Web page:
Teachers? We Don’t Need Teachers

Today, I was trying to convince the kids to come with me to church. (This is a long story, but basically, my kids had never been, and they had no clue what to expect.) I told them there were crafts, and other kids there, and a teacher.

My six-year-old daughter, still not convinced, said to me, without pause or concern, “We don’t need a teacher. We know stuff already.”

They know stuff already. My “teaching” and the people in their life “teaching” them is so invisible, they have no idea how they are learning. They just learn. They are learning machines. Capable, confident and enthusiastic.

So, I did manage to convince them to come. My daughter thought it was OK. Not fantab, but not horrible either. And on the way home, she said, “Our teacher was nice.”

Maybe teachers are not necessary in her world, but she’ll tolerate them. That works for me.


7 Responses to “Teachers? We Don’t Need Teachers”

  1. kgotthardt Says:


    Philosophically speaking, many of the great minds in the history of the world have all been teachers: Jesus, Buddha, Socrates, etc. When the lines are blurred so much that children do not understand the concept of “teacher,” what happens to their concept of great minds?

  2. Tammy Says:

    It’s interesting you bring up Jesus, Buddha and Socrates – these three examples of great minds are the quintessential non-teachers. They were great minds who taught that our strength and truth is found in us. It’s already there. Jesus said that God is in us all. The first buddha said we are all buddha. Socrates didn’t say the truth, he asked questions and let his students come to their own conclusions.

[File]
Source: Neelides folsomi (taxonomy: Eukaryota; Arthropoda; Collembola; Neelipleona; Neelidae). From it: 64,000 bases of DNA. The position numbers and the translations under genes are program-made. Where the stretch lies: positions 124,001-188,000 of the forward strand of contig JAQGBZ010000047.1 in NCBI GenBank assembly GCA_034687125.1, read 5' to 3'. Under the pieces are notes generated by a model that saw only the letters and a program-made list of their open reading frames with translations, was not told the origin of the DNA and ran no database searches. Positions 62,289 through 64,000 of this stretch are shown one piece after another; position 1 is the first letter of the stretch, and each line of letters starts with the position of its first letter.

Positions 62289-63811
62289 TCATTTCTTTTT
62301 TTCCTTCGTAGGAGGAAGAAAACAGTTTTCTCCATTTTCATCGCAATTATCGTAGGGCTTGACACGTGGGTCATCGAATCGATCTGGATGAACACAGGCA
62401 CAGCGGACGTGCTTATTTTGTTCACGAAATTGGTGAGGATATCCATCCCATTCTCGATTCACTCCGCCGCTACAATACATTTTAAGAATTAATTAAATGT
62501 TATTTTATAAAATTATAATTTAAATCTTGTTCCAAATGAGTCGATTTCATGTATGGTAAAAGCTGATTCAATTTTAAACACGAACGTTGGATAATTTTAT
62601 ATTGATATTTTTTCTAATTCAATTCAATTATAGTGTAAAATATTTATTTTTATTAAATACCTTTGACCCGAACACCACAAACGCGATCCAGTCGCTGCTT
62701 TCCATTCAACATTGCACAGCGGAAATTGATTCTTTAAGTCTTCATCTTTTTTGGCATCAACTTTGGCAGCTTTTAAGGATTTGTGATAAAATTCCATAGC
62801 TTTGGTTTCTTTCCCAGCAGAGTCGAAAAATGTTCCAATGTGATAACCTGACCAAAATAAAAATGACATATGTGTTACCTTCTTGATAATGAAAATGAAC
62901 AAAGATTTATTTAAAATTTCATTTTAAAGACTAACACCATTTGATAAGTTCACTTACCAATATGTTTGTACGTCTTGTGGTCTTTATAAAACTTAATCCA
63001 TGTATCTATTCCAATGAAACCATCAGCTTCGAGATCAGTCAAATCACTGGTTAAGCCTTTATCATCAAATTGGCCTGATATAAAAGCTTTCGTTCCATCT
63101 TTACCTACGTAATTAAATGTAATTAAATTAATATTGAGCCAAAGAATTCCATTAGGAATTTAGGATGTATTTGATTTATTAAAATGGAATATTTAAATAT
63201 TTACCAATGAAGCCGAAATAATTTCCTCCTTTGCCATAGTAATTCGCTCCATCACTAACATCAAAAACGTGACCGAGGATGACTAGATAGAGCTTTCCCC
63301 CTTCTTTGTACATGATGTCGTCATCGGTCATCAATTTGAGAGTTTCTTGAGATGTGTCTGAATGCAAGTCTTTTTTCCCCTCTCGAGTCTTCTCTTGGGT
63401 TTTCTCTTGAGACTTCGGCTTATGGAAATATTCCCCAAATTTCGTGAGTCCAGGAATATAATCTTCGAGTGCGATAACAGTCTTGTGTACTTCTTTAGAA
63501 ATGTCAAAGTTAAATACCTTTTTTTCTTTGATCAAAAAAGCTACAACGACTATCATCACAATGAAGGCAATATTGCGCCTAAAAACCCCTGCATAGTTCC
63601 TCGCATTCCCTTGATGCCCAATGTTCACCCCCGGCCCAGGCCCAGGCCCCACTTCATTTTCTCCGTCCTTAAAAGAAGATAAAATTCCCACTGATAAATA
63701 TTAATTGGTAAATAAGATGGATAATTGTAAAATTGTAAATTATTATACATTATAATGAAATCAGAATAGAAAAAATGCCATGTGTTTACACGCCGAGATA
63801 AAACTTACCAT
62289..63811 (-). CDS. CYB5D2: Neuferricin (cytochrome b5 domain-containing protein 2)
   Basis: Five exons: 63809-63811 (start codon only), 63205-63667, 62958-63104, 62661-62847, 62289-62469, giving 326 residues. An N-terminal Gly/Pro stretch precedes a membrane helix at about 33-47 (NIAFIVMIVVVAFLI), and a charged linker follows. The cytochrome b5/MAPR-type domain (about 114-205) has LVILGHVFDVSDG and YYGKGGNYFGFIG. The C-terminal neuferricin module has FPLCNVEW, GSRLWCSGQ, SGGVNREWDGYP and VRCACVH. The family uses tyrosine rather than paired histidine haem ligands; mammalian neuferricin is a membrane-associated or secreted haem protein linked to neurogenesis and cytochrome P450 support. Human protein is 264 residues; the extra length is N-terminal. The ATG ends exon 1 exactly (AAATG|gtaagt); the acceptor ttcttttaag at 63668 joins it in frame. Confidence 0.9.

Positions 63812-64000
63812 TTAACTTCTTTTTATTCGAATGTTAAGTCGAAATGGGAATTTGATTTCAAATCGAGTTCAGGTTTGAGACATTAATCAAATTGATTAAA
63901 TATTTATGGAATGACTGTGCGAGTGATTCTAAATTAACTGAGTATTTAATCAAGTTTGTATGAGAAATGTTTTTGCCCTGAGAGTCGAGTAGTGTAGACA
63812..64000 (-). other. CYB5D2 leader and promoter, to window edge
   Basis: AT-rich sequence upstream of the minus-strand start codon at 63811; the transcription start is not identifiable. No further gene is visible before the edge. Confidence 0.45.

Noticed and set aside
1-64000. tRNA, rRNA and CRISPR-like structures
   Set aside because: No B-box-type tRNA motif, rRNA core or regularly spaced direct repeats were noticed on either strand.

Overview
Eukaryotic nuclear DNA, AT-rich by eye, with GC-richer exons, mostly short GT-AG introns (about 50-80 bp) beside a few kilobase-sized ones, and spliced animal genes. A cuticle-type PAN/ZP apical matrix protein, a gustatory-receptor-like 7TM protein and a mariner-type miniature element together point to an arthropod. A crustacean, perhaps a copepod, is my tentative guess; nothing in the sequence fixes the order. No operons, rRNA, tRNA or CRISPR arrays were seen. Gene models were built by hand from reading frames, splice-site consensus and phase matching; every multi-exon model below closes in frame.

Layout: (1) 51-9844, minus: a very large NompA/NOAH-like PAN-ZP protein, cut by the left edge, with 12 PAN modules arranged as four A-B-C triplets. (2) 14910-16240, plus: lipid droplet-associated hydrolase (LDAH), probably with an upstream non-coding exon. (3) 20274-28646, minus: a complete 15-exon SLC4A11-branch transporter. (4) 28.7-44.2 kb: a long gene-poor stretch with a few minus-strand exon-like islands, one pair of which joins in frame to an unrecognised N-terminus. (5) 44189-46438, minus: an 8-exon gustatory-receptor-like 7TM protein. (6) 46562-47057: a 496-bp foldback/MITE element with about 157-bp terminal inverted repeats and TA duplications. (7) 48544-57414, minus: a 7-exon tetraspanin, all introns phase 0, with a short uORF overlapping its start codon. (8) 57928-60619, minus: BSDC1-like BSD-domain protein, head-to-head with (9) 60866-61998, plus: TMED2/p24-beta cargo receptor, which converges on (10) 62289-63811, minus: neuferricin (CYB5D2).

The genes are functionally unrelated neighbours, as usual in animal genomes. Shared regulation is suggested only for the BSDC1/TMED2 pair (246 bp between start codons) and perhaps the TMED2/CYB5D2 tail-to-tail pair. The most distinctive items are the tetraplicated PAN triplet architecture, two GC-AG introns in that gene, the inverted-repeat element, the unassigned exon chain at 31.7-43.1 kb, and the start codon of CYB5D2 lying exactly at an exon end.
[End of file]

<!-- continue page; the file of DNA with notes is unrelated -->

I’m not sure how blurring the lines of teacher can keep us from appreciating great minds. But I do know that blurring the lines of teacher allows us to accept anyone as a teacher in our lives, and weigh equally the validity of everyone’s statements, regardless if they have the official label of “teacher” or not.

  3. Karen Joy Says:

    OK. I must beg to differ. Jesus was quite a teacher. Though he technically didn’t merit the official title, he was frequently called “Rabbi,” that is, “teacher.” And he didn’t quite say that God is in all of us. But… I didn’t come here to quibble.

    What Jesus did do amazingly was story-teach, though. Not all of his teachings were parables, but many of them were. What I think was fabulous was that he really didn’t care if everyone “got it” right then. He often told stories that left the listeners scratching their heads in confusion. He told the kind of stories that caused one to ruminate more than a little… to ponder and reflect. He told the sort of stories that one would hear (or now, read), and then, later on down the line, days — or years — in the future, one might eventually exclaim, “Oh!! So that’s what he meant!!!”

    I also find myself gobsmacked that you went to church! It’s fine: Please, by all means, go to church if you desire. I just thought you had no interest, at all.

  4. Tammy Says:

    If Jesus were in our public school system (just looking at his method of imparting his wisdom) he would be so totally fired.

    Jesus was a teacher, yes, but only if the definition of what a teacher is blurred. Like you said, he said what he had to say, then let people go to figure out what it meant for them. He didn’t make sure they understood it, didn’t have them come back later and repeat what he said, he didn’t care if people “got it”, like you said. That’s what Buddha did too, BTW. Jesus and the original Buddha were very close, taught many similar things in similar ways.